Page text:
CAMPAIGNERS have demanded a new A&E department is built to ease pressure on Queen Alexandra Hospital.
Gosport Labour party wants to see a new site created to look after residents both in the town and in Fareham.
But Gosport’s MP has poured cold water on the idea, saying that it has not been thought through and is just ‘attention-grabbing’.
Labour Party members were outside Gosport War Memorial Hospital in Bury Road at the weekend, talking to patients and visitors about the party’s plans.
Party secretary and 2017 general election candidate Alan Durrant said: ‘We had a lot of people coming to speak to us, who spoke of the need for better community health services, mental health care and a properly-funded A&E centre in Gosport. It is important to Gosport residents that they have an A&E department – they are taking notice of the problems that they face getting to QA.
‘The Queen Alexandra Hospital is doing a great job and the staff are magnificent, but Gosport residents deserve to have emergency treatment before that first hour lapses and that can only come by having an A&E near to us.’
According to Mr Durrant, the ideal site for a new A&E would be near Daedalus, where it could also benefit Fareham.
He said: ‘Daedalus would be my favourite spot for an A&E because that’s the best place to help the most people.
‘A central A&E centre would also cover Stubbington, Titchfield and Fareham and would take a large part of the pressure from Queen Alexandra Hospital.’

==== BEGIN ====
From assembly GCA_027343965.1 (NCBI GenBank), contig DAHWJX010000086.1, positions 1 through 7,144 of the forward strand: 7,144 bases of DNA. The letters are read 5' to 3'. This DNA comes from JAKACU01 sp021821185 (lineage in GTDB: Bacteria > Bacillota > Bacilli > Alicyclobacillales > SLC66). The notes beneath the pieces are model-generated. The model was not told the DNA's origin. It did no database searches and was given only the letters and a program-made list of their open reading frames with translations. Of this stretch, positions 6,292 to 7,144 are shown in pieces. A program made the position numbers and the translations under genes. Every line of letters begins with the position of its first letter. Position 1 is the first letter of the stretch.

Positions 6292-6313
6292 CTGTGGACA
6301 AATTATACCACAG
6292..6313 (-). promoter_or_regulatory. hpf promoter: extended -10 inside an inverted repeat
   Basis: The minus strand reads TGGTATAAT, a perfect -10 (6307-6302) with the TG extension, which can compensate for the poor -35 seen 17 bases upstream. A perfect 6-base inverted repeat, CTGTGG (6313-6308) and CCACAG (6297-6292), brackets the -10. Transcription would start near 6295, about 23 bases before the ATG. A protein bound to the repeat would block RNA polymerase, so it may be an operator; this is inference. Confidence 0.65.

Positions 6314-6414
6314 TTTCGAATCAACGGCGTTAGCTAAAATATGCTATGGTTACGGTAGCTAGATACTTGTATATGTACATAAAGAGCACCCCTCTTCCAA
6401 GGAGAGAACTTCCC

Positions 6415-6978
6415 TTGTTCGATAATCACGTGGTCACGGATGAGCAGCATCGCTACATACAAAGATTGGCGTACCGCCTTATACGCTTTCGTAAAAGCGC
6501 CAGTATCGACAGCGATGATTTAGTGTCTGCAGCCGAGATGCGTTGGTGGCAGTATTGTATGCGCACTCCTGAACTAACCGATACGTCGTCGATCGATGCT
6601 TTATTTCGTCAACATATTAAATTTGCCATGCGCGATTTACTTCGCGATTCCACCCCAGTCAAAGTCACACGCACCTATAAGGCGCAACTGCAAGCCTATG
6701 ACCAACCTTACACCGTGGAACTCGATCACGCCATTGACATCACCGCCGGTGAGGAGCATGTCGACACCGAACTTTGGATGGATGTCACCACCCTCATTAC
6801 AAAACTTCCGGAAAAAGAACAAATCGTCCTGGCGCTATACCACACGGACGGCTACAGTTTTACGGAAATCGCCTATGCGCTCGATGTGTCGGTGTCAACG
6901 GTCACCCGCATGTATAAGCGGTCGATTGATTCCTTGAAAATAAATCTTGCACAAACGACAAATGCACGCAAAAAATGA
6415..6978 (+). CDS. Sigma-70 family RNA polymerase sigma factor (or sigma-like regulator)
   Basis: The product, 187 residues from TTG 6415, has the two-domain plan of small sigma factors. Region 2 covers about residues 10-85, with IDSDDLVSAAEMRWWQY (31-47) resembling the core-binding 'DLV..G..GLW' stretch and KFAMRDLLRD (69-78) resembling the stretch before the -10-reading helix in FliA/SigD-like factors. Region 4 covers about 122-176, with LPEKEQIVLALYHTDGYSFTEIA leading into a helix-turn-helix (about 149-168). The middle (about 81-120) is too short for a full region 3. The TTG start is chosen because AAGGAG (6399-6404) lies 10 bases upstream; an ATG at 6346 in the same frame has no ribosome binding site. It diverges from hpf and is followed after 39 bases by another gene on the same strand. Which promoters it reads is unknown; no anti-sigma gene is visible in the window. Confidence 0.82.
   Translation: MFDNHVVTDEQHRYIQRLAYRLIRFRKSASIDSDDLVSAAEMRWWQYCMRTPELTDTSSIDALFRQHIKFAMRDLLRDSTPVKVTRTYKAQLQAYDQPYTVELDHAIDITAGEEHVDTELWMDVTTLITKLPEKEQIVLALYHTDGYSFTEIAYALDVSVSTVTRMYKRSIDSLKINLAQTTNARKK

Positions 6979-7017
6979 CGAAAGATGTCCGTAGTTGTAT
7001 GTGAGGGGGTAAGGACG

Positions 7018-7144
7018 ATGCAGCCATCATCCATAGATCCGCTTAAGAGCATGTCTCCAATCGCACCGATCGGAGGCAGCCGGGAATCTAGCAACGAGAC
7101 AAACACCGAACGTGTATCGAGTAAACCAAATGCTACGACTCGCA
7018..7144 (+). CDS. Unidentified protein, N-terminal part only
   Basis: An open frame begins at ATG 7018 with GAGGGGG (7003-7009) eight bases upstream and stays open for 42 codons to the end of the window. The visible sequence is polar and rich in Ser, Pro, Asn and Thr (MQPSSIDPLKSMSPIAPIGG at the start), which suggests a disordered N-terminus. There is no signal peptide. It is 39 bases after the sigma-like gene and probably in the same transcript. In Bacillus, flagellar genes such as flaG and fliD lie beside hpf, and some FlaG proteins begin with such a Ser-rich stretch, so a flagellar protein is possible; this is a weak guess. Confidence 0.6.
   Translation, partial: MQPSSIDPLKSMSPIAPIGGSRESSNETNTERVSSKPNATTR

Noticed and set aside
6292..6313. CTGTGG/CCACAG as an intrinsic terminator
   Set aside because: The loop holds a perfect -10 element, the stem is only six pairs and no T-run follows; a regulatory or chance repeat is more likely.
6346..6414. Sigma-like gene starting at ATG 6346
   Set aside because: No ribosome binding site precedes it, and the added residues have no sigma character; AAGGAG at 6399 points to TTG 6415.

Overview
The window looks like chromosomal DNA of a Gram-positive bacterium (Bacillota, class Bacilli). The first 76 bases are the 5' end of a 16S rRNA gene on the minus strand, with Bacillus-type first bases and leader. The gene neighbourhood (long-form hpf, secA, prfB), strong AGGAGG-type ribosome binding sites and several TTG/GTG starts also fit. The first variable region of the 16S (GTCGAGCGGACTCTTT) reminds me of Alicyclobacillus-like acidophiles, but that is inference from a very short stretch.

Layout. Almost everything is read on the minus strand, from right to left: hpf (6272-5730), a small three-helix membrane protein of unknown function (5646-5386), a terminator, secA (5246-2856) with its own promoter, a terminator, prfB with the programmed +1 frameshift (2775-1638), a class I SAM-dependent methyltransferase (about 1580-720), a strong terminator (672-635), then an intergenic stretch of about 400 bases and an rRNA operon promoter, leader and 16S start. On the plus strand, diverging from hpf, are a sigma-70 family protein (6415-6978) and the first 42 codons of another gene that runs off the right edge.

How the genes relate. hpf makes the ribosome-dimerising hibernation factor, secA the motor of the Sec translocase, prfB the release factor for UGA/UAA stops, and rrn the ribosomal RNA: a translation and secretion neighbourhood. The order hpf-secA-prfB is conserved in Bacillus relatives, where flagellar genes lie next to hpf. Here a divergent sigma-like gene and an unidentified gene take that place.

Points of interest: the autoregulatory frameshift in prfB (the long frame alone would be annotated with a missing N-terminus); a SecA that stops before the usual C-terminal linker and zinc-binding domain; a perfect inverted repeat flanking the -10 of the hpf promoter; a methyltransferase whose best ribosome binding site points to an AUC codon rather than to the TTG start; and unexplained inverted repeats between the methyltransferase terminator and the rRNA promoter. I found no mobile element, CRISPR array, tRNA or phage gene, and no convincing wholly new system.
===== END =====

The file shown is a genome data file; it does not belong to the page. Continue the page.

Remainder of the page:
There was a long campaign to prevent the Royal Hospital, Haslar, in Gosport from closing, but it shut its doors in 2009. While many said it was needed for Gosport, it did not have an A&E.
Gosport Tory MP Caroline Dinenage is not convinced by calls for a new A&E.
She said: ‘You need a full hospital around the A&E – it cannot be a standalone facility, so I don’t think this has been thought through.
‘Without specialist facilities around it, an A&E cannot do more than the minor injuries unit we already have at the War Memorial Hospital. Every penny of healthcare resources is put into QA.’
According to the MP, the risk presented by emergencies has been alleviated by a change in ambulance strategy.
She said: ‘We now have ambulances stationed throughout the peninsula, which is why response times have gone down. It is a problem because we’re a long way from QA or Southampton General Hospital, but short of building an entire hospital – which isn’t financially viable – you couldn’t have an A&E built. It seems like a poorly thought through attention grabbing idea, that would not work without the facilities in place around it.’